What Is Normal Anyway?

My team develops and supports the systems that we work on. It is important to know what is normal so that it’s easy to see production problems before they get too serious.

One of the systems that I work on monitors a data source and sends emails out to our subscribers. I am being vague here so as to not breach client confidentiality. This system is a graph of 12 (mostly) micro-services. To know that this is healthy is a big undertaking. This is how we do this.

We have used our logging tool (DataDog) to capture the signals that we receive and the messages that we send. These are charted here on a one week scale:

The left is what we have detected and the right is what we send. The users are interested in different signals so the spikes will be of different shapes. We can see problems anywhere in the network using these two charts. The one on the right should be similar to the one on the left.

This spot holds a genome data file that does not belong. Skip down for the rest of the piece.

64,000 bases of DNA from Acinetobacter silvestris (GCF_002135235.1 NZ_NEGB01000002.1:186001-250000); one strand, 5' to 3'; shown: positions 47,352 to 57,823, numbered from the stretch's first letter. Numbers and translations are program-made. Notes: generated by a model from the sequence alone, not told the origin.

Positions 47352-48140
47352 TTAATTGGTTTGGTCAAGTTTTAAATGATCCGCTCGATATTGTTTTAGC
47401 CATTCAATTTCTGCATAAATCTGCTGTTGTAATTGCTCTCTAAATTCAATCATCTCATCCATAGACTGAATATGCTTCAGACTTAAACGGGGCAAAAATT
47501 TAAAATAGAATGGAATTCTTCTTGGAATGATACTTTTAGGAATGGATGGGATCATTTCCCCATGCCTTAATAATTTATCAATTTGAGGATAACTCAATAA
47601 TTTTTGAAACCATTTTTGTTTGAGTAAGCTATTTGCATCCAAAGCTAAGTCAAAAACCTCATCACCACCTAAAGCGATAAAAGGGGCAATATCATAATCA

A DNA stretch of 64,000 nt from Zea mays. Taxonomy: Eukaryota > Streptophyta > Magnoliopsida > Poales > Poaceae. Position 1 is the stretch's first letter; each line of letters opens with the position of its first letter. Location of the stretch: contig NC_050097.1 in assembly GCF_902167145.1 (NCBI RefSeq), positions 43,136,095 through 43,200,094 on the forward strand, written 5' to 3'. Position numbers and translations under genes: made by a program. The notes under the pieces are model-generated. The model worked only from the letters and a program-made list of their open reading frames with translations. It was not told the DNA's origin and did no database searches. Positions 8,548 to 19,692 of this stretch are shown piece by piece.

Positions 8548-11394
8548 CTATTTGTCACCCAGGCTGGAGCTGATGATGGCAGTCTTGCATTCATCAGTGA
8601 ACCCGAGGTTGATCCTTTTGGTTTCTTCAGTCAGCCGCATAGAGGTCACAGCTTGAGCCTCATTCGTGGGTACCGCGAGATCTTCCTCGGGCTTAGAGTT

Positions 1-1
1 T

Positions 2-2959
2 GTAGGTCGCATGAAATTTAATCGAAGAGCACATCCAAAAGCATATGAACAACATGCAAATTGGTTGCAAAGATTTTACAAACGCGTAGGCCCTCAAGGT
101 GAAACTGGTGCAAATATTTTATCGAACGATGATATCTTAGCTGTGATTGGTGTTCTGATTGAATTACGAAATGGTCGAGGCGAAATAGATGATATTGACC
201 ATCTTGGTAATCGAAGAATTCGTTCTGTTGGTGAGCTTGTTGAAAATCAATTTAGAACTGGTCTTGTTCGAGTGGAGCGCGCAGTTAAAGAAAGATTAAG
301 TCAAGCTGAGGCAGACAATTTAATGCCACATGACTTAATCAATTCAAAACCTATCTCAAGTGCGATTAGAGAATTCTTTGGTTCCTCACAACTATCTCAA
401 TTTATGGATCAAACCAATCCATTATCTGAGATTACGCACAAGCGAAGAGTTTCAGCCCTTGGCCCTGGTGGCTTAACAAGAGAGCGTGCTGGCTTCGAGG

Gaps on the left will always be matched by gaps on the right. This allows us at a glance to see what is missing or abnormal. Extra gaps on the left are caused by breaks in the input feeds (which we will then check) gaps in the right are problems in processing the data.

We also keep an eye on the errors logged in the past 24 hours. The most frequent error normally requires investigation. Datadog provides a Patterns tool that helps here:

I typically try to fix the most frequent error each day. Here one of the feeds had been broken by a change on the other end.

Given the level of logging that we use I can’t remember the last time that I needed a debugger. Unit tests and logs solve this far quicker.

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